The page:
Productive Midi, Mini and Backyard Hobby Farms
the City of Pittsburgh Garden and Farm Resources InfoHub
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.pdf of the City of Pittsburgh's Urban Agriculture policy.
This article is about having a dream
for a small "hobby farm", farmstead, or farmette, and one that is not a
business endeavor. Although using it as a small business is very
desirable, if you don't have to deal with a lot of equipment, ordinances
and taxes. It's not about intensive homesteading for total
self-sustainability. That will be another subject to watch for on this
site. And it's not specifically about urban farming
in your apartment, on the terrace, in a courtyard, or under grow lights.
I will cover those in-depth as special design themes. This IS
about designing or running a A Real Farm as a hobby, or a weekend
warrior endeavor, but not a commercial enterprise. It's about fulfilling
your dream of a joyous retreat away from all that irks you. If you live
in a city, have a backyard, or a suburban getaway, these are perfect
candidates for a hobby farm.
The hobby farm I describe is not an essential part of your existence, or
absolutely necessary for your livelihood or physical well-being. Anyone
can do it, and they do it for different reasons. Hobby farmers can be
retirees who finally have the time to pursue an agricultural hobby. It
might be young folks who were gifted a piece of property, and would like
to try their hand at growing food or raising animals. Would-be hobby
farmers could be anyone who has the time to devote to their life-long passion
of gardening food or flowers, would like raising animals, or would love
to experience running a small-scale farm. Whoever you are, and whatever
the passion, mini and backyard farming is a worthwhile endeavor. Since it's
a hobby, your life won't be consumed by investing and depending on it to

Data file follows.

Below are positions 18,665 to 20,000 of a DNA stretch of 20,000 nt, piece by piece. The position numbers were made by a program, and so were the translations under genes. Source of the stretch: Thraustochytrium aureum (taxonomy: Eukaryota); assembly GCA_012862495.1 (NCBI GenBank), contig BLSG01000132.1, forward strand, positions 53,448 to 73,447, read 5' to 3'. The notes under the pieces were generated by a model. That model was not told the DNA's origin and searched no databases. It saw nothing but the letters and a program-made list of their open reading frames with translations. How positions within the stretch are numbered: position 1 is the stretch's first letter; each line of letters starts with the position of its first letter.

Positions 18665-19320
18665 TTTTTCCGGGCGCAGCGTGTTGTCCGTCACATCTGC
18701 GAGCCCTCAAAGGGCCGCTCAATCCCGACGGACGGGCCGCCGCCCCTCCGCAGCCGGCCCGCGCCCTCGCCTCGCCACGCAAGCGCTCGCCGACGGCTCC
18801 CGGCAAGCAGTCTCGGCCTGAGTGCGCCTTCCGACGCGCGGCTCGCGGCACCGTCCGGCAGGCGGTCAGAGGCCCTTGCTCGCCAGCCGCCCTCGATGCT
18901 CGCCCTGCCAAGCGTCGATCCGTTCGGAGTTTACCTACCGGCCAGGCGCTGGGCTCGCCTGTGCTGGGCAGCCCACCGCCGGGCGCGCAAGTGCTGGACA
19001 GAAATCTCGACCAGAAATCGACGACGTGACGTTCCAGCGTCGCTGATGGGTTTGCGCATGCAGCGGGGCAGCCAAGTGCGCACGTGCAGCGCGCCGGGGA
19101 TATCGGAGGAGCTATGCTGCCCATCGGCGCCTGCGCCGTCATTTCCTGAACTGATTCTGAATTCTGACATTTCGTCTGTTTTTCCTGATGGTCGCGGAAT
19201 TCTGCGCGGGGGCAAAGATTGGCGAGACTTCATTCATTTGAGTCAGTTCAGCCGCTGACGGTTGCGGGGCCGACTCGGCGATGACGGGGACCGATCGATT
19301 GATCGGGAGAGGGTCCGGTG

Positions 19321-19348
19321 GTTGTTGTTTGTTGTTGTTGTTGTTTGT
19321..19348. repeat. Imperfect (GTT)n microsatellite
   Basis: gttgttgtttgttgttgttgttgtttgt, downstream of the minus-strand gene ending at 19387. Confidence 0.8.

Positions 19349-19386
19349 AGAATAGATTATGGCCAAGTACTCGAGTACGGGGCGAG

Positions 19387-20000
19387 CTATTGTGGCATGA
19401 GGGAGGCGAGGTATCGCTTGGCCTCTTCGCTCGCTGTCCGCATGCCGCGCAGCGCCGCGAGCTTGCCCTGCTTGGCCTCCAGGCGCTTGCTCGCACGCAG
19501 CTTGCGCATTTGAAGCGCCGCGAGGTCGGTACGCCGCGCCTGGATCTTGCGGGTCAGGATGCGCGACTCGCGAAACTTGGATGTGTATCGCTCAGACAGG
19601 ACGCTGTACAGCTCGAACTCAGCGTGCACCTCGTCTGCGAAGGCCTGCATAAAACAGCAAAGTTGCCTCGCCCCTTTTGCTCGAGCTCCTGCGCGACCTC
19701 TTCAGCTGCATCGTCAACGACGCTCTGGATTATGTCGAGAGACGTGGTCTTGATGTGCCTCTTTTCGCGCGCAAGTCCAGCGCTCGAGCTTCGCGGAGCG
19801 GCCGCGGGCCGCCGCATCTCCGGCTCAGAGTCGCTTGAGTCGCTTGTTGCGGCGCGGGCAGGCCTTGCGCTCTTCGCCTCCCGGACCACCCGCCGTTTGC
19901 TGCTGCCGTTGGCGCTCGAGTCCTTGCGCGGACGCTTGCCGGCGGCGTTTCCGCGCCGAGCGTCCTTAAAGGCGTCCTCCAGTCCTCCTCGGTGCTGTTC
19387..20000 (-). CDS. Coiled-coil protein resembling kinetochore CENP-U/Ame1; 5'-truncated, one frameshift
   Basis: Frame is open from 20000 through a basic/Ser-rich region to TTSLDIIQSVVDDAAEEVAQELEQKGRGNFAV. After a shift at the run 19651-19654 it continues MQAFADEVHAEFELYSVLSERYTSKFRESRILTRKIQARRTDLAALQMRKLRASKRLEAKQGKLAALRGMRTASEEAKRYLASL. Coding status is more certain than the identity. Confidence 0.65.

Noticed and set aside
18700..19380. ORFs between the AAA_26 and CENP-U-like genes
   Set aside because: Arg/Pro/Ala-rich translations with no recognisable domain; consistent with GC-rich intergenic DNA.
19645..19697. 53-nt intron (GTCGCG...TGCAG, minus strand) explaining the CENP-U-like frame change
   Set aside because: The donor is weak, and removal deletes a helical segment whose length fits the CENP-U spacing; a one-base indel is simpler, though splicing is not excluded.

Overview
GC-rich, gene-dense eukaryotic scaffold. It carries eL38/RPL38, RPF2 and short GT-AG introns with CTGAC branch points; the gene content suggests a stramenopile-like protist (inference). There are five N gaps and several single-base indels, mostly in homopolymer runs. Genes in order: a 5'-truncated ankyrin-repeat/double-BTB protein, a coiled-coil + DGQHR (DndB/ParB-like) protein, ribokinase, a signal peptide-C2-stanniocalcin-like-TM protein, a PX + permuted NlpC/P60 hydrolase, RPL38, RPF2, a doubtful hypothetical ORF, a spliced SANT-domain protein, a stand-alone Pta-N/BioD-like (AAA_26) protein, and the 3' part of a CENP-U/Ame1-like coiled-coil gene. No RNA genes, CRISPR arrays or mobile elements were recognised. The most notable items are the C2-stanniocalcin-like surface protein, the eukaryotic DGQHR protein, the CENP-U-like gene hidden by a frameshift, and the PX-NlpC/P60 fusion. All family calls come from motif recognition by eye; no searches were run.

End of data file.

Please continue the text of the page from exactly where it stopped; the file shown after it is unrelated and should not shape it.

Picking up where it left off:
produce for market or for your existence. A peaceful farmer's life can
be achieved on a small scale. If it doesn't succeed as a microfarm, it
will always succeed as your garden.
This will all sound like a difficult
endeavor, not worth all the possible trouble and hoops to jump through
to get there.
Trust me.... It's worth it. I'm just laying out the plus and minus list for
you to consider.
I'm talking about hobby farming,
which is effectively
a large, and somtimes ornamental, urban or suburban or rural vegetable, flower or herb farm, accompanied by
a few optional farm animals. As pets, in my case, not necessarily for food. The hobby farm can
contain a fair amount of ornamental objects. Historically, most folks
settling the western U.S., out in the big wild country, lived on the
outskirts of a town, on big plots of land with food and animals on
it. Not all of them sold what they farmed, but many had to, in order to
eat and make a living. Some property owners had a farmhouse, and
homesteaded only to be totally self-sufficient. I see an urban,
productive, less labor-intensive, and much more decorative version of
the working farm on little more than a postage stamp-sized property. A
backyard food farm on steroids.
Homesteaders are often on a tight
budget, have families to feed, and spend as little money as possible on